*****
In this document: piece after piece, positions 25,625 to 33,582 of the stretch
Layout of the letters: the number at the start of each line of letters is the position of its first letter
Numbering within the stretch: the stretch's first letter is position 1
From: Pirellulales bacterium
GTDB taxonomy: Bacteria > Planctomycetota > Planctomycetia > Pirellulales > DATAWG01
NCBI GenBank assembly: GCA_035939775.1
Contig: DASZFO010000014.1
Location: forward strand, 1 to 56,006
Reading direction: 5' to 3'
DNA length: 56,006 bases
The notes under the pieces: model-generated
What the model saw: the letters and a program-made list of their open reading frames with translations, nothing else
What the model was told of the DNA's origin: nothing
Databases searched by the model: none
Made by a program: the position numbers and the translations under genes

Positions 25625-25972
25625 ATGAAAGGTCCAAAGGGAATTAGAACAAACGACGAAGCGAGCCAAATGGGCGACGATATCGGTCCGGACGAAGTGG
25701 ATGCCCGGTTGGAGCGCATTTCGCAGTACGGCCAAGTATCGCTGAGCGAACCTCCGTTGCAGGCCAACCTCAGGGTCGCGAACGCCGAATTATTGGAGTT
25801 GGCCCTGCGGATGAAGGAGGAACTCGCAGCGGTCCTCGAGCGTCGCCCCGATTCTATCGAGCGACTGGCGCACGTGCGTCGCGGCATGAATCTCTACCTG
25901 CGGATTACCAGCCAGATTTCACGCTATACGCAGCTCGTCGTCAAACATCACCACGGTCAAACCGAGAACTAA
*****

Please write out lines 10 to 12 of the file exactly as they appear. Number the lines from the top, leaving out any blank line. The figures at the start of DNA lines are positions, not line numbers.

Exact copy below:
DNA length: 56,006 bases
The notes under the pieces: model-generated
What the model saw: the letters and a program-made list of their open reading frames with translations, nothing else